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Wedding Officiant With Bride and GroomYou pay attention to every detail when planning your wedding. Everything from the food to your attire gets an extra measure of scrutiny. If you’re choosing your own officiant, you’ll take just as much care with your search. How do you find the perfect person to perform your ceremony? Some basic information and instructive advice can help you make the best choice for your wedding.  

Marrying in a House of Worship

If you’re marrying at your house of worship, you’re probably relying on its affiliated clergy to conduct the ceremony. Wedding Wire’s Stephanie Weers explains that some can perform weddings at other venues, while others are restricted to their own church or temple. Such rules differ within each religion and denomination, so check with your clergy to learn the specific regulations for your faith. You may be able to wed in a house of worship if you’re not a member of its faith, but you could be required to attend counseling sessions.

Options for Secular Ceremonies

When looking for an officiant, your first step is deciding what type you need. Some civil officials are authorized to perform marriages, and depending on where you live, these can include judges, mayors, public notaries, magistrates, or justices of the peace. If you’re planning to elope or want a very simple event with a small guest list, getting married by a civil official may be the best option.

Professional officiants are licensed and authorized by a jurisdiction to solemnize weddings and can include people who perform spiritual, secular, or interfaith weddings. You’ll find professional officiants through web searches, in wedding vendor directories, or even in special sources such as LGBTQ-friendly business directories. Some are ordained by organizations like the Universal Life Church.

If none of these options are available, you may wish to consider having a close friend perform the ceremony. You should check the laws in your jurisdiction to confirm whether the marriage will be valid, and your friend may need to meet registration and licensing requirements.

Conducting Your Search

Once you have an idea of what type of officiant you need, it’s time to begin your search. Martha Stewart Weddings recommends looking for your professional at least six months before the big day. To compile a starter list of candidates, you should ask a few key questions. Both Stephanie Weers and Martha Stewart Weddings’ Nicole Harris make some useful suggestions:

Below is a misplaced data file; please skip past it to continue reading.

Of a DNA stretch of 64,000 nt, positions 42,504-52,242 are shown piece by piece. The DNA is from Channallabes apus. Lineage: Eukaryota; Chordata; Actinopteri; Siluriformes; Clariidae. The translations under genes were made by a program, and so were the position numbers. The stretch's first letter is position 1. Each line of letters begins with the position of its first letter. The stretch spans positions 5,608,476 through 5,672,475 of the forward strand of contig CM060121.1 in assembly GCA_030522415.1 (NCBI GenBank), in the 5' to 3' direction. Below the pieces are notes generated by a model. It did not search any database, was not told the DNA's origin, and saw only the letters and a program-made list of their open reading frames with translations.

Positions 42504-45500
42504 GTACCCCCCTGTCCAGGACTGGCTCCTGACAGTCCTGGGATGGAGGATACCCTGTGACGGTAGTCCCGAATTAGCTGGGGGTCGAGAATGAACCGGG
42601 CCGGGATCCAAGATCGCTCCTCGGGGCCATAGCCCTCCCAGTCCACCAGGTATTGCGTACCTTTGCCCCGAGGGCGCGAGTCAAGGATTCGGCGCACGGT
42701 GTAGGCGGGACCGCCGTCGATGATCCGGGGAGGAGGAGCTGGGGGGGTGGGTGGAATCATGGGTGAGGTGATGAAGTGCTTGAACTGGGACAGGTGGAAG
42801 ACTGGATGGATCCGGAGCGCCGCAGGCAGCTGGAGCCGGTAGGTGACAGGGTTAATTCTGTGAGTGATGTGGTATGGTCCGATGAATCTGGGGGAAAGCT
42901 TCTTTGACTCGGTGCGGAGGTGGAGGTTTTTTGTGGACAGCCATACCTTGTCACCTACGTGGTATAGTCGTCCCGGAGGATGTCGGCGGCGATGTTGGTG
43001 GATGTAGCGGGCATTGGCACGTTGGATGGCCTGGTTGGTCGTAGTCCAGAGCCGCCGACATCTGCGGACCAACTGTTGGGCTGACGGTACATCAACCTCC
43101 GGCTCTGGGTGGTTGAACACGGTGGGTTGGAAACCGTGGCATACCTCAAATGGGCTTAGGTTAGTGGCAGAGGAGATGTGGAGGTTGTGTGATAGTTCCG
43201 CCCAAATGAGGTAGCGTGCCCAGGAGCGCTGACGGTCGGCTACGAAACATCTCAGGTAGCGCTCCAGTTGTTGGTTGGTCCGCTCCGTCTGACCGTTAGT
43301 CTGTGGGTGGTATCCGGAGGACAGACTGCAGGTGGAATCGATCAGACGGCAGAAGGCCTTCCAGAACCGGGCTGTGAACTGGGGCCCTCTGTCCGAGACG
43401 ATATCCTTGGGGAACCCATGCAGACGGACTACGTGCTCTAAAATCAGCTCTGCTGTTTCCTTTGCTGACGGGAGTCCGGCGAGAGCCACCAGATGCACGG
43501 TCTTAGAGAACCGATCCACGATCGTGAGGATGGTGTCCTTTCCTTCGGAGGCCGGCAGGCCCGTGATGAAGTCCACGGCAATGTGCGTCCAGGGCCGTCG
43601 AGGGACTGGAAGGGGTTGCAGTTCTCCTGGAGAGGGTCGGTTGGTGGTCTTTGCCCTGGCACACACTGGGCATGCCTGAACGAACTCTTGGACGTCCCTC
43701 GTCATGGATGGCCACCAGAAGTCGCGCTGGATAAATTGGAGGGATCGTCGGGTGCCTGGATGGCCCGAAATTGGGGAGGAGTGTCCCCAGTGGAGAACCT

• Can you perform a wedding ceremony at our chosen date and time?
  • Are you legally sanctioned to solemnize marriages in our wedding’s location?
  • Are there any traditions or beliefs that prevent you from officiating our wedding?
  • How many ceremonies have you performed?
  • What fees do you charge for your service?
  • What are your backup options in case an emergency makes you unable to officiate?
  • Do you offer premarital counseling?
  • Can you help us complete and file our marriage license?

Narrowing Down Your Final Choices

From these questions during your initial search, you should compile a final round of potential officiants. At this stage, you need to meet with your prospective choices and get to know them. Discuss key issues such as personalizing your ceremony, communication styles, and rehearsals. Southern Bride and Groom stresses that the ultimate goal is finding an officiant with whom you’re comfortable working. When you’ve settled on an individual, your final steps are reviewing and signing the contract.

A wedding officiant does more than simply conduct the ceremony. This individual also helps set its tone, make your guests feel welcome, and assist with the event’s overall flow. Knowing your needs, conducting diligent research, and trusting your instincts can aid you in finding the right professional.

Category: Universal Life Church Wedding Planning

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